that is more suited for long range such as FM or AM,
we can create very large sensor networks by using only
a single base-station. However, as mentioned before, the
energy consumption on that radio must be optimized as
well with smart coordination between the two channels.
Leveraging BoostNet for Optimizing Parameters in
other Protocols: We proposed a simple sequential
scheduling approach that does not require coordination
with nodes other than the immediate upstream and downstream nodes. However, other scheduling algorithms can
also leverage the architecture to optimize their performance. In fact, other network protocols can also leverage
the BoostNet architecture to statically or dynamically
optimize parameters and improve performance.
This paper proposes an energy conserving scheduling protocol, called BSMac. It uses a new architecture called BoostNet,
to dynamically adjust the network parameters and improve performance. BSMac divides time into cycles, where each cycle
consists of a DCF slot and k scheduled colored slots. Nodes
can only transmit packets in DCF or their scheduled transmission slots. During periods with no activity, nodes wakeup only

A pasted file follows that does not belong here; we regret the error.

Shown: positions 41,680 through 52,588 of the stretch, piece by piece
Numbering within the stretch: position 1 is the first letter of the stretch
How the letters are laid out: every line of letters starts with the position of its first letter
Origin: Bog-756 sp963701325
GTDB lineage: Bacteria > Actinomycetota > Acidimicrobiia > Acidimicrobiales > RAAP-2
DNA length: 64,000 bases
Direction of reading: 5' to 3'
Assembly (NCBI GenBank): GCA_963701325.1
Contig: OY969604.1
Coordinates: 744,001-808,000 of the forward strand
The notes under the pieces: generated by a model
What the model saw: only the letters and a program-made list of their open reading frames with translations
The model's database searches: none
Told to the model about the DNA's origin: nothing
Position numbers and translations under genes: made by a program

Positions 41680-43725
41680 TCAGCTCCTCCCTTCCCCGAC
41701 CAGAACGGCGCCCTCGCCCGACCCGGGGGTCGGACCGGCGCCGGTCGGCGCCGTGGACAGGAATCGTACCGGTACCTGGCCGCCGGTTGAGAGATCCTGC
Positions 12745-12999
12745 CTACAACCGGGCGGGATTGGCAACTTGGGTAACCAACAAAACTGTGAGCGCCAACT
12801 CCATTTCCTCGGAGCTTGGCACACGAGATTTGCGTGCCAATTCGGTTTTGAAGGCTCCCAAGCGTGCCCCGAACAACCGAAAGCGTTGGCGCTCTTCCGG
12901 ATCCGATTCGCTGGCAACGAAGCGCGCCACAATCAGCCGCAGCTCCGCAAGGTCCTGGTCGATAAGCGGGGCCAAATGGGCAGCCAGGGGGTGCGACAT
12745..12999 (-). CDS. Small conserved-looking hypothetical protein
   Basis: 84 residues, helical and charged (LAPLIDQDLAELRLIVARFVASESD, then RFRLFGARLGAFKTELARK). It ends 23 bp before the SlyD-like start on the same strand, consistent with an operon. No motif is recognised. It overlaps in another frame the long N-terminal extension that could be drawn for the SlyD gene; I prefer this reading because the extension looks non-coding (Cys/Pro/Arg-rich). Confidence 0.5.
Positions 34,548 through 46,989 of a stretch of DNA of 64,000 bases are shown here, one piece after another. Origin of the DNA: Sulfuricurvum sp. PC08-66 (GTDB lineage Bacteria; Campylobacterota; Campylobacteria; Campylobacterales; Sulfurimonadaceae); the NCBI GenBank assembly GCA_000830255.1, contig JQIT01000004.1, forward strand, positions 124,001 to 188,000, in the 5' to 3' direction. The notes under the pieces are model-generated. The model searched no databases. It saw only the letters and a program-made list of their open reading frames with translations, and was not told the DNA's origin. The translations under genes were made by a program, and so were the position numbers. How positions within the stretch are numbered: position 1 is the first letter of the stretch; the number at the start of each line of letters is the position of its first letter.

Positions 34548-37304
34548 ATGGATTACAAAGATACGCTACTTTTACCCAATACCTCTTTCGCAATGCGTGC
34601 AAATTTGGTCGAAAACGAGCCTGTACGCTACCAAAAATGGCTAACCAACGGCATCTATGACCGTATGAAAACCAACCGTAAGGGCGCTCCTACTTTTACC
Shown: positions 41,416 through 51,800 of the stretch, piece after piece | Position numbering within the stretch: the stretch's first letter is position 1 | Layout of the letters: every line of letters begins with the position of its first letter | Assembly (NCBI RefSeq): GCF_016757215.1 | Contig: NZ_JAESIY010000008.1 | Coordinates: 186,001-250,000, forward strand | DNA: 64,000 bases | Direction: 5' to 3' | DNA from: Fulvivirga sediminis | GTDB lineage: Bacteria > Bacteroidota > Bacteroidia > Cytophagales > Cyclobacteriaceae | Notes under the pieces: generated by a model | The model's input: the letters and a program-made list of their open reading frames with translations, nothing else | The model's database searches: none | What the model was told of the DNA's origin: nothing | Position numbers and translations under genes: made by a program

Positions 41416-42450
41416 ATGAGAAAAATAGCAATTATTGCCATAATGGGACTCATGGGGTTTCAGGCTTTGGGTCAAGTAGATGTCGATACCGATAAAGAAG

during DCF slots. During occurrence of events, nodes wakeup
during transmission, reception, and DCF slots, thus conserving
energy. The BoostNet architecture allows the base station with
large transmission range capability to command all sensors
to change the maximum number of colors and to probe for
its optimal value. By dynamically adjusting the parameter,
BSMac can improve the throughput and maintain low latency
while saving up to 80% energy compared to traditional CSMA
protocols. Using BoostNet has two advantages. First the base
station can send messages to synchronize sensors obviating
the need for the sensors to transmit any messages for time
synchronization. The second advantage is that the sink can
measure the runtime network performance, and the attached
base-station can update the network parameters to quickly
adapt to different traffic patterns. Based on the simulation
results, we conclude that BSMac is highly suited for networks
that require high throughput, low latency, and long network
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Zhong, “A Packet Scheduling Approach to QoS Support in Multihop